Is Babacan staying or going?
Nobody can say we had a relaxed summer this year.
After the presidential election, we now have the snap Justice and Development Party (AKP) convention on Aug. 27 when the new leader and the prime minister will be elected. We will continue in the same tense tempo with another snap congress decision from the main opposition Republican People’s Party (CHP).
Foreign business circles in Istanbul are curious about the new Cabinet of the AKP, wondering whether or not the minister in charge of economy Ali Babacan will remain. Babacan, who has been leading the economy since 2002, is a known and reliable politician to domestic and international markets.
Hence, it should not be a surprise that a top executive in an international company – who recently returned back from holidays – was on the phone anxiously asking, “Is that true what I heard? Will Babacan not be in the new Cabinet?”
Babacan, no doubt, is a name that has been speculated a lot lately.
As a matter of fact, it is known that Babacan will be affected by the three-term rule of the AKP after the general elections. Also, he himself has frequently mentioned that he wants to end his political life and wishes to go back to business life.
However, both foreign circles here and international agencies and organizations have a high expectation that Babacan will keep his position until the general elections.
For example, in the World Economic Forum special summit scheduled for Sept. 28-29 in Istanbul, the Special Meeting on Unlocking Resources for Regional Development, Turkey’s most important participant will be Babacan.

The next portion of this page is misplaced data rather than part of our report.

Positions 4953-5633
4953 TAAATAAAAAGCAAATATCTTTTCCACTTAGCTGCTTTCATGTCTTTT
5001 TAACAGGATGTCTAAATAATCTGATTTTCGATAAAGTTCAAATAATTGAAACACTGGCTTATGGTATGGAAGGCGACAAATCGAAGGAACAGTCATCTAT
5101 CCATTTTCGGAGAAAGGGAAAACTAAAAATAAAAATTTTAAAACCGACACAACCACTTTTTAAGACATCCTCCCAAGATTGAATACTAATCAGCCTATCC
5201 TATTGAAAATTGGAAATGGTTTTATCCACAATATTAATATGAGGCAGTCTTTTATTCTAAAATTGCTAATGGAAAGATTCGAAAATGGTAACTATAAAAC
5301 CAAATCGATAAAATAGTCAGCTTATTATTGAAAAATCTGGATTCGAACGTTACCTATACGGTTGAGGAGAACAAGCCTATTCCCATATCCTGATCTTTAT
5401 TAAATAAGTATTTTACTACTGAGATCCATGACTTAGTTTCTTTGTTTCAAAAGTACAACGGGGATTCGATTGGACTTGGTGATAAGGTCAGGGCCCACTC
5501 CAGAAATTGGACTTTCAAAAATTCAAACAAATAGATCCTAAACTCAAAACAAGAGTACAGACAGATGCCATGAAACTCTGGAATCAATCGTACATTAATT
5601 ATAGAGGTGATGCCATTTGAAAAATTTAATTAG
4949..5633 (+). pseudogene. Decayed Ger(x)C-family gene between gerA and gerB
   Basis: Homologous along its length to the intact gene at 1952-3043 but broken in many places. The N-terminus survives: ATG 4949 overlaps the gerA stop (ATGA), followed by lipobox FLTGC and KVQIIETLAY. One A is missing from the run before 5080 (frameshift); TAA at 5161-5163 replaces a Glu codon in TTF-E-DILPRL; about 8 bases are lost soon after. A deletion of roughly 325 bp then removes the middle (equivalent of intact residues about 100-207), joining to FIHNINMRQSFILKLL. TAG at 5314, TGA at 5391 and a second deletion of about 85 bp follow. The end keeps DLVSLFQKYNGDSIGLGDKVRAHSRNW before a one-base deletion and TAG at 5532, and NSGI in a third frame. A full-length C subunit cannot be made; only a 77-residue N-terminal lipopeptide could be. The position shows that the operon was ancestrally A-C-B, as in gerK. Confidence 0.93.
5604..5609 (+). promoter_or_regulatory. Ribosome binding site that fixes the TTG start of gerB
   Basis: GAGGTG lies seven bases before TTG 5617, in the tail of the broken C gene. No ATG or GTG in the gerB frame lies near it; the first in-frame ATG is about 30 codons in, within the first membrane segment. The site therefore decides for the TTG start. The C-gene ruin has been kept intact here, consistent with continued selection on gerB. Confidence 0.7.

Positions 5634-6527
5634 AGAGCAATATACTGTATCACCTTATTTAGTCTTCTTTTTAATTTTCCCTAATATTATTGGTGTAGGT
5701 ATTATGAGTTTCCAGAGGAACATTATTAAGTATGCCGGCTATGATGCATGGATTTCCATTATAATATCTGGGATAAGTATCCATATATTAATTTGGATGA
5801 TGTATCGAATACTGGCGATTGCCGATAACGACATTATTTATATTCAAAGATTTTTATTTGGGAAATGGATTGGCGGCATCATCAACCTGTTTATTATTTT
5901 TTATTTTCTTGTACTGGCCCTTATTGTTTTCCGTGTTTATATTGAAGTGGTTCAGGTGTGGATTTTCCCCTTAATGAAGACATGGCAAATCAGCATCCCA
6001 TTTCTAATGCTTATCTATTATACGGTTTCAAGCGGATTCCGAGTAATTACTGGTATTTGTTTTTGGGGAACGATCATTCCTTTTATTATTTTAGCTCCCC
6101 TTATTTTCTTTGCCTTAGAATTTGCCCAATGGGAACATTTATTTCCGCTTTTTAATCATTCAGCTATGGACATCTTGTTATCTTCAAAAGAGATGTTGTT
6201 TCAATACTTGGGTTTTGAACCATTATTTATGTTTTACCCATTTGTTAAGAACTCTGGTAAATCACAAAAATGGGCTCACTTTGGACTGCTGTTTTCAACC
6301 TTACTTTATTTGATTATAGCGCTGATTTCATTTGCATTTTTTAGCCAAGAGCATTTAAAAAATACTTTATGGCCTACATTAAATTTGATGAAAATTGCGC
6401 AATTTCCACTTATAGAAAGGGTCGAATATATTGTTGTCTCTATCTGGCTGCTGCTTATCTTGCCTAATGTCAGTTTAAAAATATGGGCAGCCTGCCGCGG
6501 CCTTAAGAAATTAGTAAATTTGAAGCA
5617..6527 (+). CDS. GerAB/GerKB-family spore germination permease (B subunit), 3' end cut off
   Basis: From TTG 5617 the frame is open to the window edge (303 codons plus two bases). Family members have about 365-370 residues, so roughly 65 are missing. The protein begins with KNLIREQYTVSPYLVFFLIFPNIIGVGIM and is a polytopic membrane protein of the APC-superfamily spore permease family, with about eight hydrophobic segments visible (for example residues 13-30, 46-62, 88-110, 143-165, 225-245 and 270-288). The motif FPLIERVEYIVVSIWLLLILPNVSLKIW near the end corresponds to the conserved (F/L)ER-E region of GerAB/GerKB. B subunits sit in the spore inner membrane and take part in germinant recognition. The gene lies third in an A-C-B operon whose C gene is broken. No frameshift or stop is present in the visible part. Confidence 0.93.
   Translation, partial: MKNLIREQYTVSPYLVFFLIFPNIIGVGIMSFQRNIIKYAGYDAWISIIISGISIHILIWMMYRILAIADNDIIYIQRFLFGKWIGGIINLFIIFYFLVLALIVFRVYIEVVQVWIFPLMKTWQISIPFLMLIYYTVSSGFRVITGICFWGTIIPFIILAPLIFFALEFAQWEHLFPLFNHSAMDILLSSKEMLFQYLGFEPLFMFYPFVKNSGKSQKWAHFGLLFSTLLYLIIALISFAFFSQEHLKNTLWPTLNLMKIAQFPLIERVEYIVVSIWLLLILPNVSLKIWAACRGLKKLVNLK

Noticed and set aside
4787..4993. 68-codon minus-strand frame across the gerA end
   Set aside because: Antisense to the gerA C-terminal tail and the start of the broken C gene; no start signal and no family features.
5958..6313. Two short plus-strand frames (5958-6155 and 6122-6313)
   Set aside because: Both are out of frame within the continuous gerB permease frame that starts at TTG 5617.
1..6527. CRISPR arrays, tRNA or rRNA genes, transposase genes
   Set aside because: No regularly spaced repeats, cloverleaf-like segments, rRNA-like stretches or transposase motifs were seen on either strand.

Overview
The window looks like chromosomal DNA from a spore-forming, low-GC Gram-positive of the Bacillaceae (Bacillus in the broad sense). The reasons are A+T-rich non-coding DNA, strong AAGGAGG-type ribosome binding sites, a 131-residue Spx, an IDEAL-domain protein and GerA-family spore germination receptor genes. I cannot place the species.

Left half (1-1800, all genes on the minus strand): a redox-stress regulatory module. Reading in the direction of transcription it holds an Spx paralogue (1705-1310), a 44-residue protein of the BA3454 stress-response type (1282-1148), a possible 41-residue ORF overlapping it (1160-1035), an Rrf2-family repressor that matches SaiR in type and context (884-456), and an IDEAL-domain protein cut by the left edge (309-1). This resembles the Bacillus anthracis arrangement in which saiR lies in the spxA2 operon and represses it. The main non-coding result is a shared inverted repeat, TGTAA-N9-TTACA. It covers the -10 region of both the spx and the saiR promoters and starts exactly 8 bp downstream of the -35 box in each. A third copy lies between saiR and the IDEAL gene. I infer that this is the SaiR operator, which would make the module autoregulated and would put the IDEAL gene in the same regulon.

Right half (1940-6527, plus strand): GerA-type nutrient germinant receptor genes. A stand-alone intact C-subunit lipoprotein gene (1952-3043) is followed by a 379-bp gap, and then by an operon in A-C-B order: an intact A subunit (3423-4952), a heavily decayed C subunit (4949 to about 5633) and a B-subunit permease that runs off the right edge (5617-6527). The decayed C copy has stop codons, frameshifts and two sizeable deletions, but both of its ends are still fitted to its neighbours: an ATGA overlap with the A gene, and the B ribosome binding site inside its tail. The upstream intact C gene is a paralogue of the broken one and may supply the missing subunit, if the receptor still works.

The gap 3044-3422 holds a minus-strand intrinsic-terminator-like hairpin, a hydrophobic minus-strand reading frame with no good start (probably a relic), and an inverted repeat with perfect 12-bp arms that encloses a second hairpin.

Babacan has been participating in the WEF Davos meetings since 2002 and has always been the voice of Turkey with regard to EU membership and economic achievements.
Also, he has been participating in G20 meetings since 2002 and he is the most “veteran” minister there, together with Saudi Arabia’s Finance Minister.
I have heard many times in international meetings how the economic achievements recorded during the AKP government were to a great extent due to Babacan and his team.
Secretary General of the OECD Angel Gurria mentioned Babacan several times as a “strong figure in economy” while chatting with journalists last February in the G20 summit in Sydney.
Babacan explained from where Turkey has come during a reception last week: “When I took office in 2002 as the state minister in charge of the treasury, the treasury was paying exactly 66 percent for loans. We have forgotten those days. We are now living in a period when we cannot even tolerate changes of 1 or 2 points in interest rates.”
There is also this aspect: Babacan is, at the same time, the voice of common sense.
In our conversation in Sydney, he said these words, which have become especially significant these days: “For our economy, these are indispensable prerequisites: A working democracy, targeting the best standards in fundamental rights and freedoms, an orderly market economy, the perception of accountability and a strong will in the fight against corruption. The shortage of even one of these would harm us.”